Where have I heard that tune before? Ah…

    "Madam, I surrender. Let us forget past criticisms. Let us put aside old quarrels. Your speech has collapsed my defences. You are my Commander-in-Chief" (28 Sept 05)

  47. Mr. Coyne, you and Paul Wells had an excellent forum on democracy. Hopefully, it will continue.

    Democracy today is mind manipulation. Journalists, money, spin doctors and image makers – to hell with issues and facts.

    Think about it – vote for a guy because he plays a piano in front of rich and biased supporters like the Aspers. The so-called surprise – that was planned a month in advance.

    I'm glad Harper plays and enjoys the piano – does it make a difference in my life – no.

  48. Let's see, crazy lefty opinion leaders calling him a stiff for six years costing the party hundreds of thousands of votes. Cuts to the arts costing him at least 10 points in Quebec. His image in "oh so swishy Toronto and Vancouver culture crowd" as a neanderthal costing the party dozens of seats.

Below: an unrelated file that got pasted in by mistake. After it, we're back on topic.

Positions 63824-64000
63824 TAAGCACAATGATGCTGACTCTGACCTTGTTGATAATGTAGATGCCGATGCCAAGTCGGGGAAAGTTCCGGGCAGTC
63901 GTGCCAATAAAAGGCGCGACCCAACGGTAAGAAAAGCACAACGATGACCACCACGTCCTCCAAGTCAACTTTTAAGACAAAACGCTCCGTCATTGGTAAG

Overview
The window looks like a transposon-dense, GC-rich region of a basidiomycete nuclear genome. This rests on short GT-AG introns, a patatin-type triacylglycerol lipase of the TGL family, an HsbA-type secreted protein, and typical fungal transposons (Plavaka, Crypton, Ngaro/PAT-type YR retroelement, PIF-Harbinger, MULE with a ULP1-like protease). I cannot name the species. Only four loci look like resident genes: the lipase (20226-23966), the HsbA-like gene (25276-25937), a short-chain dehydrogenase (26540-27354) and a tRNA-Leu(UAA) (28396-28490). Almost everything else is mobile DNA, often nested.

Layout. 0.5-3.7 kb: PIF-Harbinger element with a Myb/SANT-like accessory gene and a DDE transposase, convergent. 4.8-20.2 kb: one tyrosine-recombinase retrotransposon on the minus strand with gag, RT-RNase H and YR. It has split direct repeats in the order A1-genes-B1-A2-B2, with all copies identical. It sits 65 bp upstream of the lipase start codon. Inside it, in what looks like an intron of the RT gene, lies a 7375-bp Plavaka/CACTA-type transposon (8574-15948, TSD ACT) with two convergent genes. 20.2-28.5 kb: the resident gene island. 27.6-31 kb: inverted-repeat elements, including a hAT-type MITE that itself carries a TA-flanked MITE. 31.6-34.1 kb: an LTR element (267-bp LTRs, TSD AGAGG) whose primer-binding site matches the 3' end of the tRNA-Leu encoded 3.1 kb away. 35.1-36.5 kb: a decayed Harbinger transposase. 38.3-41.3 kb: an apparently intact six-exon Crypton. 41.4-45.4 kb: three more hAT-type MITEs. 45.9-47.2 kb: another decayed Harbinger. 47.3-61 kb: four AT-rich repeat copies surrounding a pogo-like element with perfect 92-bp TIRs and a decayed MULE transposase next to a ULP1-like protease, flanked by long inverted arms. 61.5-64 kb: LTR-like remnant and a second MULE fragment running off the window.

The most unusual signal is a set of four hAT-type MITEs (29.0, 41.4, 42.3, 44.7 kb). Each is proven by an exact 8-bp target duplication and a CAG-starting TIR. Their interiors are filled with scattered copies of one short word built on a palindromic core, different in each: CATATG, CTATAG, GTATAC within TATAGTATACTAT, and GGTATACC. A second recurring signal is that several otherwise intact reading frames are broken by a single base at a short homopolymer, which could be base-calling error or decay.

Two minutes at the NAC smashing the negative memes into a thousand pieces…Priceless.

    More over the tongue in cheek choice of material for a guy who just finessed his way through two potentially election triggering votes in the House, against the odds I might add…lighten up and cut the guy some slack, perhaps he really is what those who have bothered to follow what he has actually said and done as opposed the negative image the media has tried so hard to cultivate.

  49. I'm sure you're right about it being planned a month in advance. And, that Jane Taber Globe story saying it was all Laureen and only Laureen was pure spin that the media picked up and reported as if it were true.
    You can bet it was researched, focus grouped, and polled.
    The media still don't seem to understand what they are dealing with. They'll fall for just about anything.

  50. "Well, no. It tells us a couple of things, neither of them particularly worth celebrating. One, that Harper really has lost any sense of shame."

    Thanks for putting into words the way I feel about this. Harper's little sing-song was creeping me out, now I know why.

  51. Canadians can now rest assured that after years of diligent investigation and research, the news media has finally discovered 'the real Steven Harper'.